But charges against Loun Sovath remain intact.
They call for help from the UN and rights groups, fearing deportation to Vietnam.
A party leader says they may consider a boycott if election reforms are not agreed upon.
The prime minister says those charged committed ‘criminal acts.’
He says the government is losing money by allowing a private company to oversee ticket sales.
Recent arrests and imprisonments show how the courts are used as a political tool, he says.
They slam the arrests and convictions as politically motivated.
The four had protested the sentencing of fellow land campaigners a day earlier.
The government decides that workers should receive a monthly salary increase of U.S. $28.
The women had blocked a major artery in the capital Phnom Penh.
But an opposition party lawmaker warns of increased indebtedness to Cambodia’s powerful neighbor.
There is no law to prevent nepotism, says the parliament’s spokesman.
American agencies must set conditions for Cambodia to force progress with election reform, he says.
Anyone should be able to apply for a position on the national election body, he says.
The court allegations stem from unspecified activities in 2011.
A working group decides by ballot to advance proposals by government and employers.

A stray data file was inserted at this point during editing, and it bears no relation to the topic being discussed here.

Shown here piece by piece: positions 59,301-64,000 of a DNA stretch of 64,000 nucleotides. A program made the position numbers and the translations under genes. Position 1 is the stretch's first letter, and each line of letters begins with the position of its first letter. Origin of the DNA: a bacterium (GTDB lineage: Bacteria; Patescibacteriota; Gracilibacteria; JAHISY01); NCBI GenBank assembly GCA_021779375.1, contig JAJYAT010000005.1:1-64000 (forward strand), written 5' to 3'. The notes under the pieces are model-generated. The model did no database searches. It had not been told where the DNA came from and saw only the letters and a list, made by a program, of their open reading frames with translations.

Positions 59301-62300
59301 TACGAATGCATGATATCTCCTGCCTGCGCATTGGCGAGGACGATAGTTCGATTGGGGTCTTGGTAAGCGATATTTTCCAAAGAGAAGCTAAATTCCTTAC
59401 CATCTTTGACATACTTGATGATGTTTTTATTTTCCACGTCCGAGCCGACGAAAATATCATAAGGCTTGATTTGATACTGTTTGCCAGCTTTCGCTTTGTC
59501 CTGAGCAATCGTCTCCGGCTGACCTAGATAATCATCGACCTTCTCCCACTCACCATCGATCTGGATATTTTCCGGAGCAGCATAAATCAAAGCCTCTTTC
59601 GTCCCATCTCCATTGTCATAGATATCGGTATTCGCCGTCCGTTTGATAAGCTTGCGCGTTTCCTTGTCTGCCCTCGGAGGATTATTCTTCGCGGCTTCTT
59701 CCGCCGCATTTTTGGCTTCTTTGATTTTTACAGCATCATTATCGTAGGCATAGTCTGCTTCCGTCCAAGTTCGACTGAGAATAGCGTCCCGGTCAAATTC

One parliamentarian has at least seven family members on the National Assembly’s payroll.
The remaining part of the draft is expected to be finalized next month.
Heng Pov was once an adviser to Prime Minister Hun Sen.
The move is criticized by a human rights group.
Cambodian press reports had said loans would resume in December.
Their newspaper publishers say they were investigating illegal logging.
Groups say the Don Sahong project will block migratory fish routes, putting the nutrition and livelihood of millions at risk.
The negotiations under a new framework resume next week.
The arrest comes as three men are formally charged with the weekend murder of a reporter who probed illegal logging.
The attack follows the smuggling-linked murder of a journalist at the weekend.
The victim was believed to have investigated the illegal timber trade.
But it’s not immediately clear when parliament will start discussing the proposed legislation.
In return, the government will face a U.S. $10 million revenue loss.
The complaint alleges crimes against humanity on the civilian population.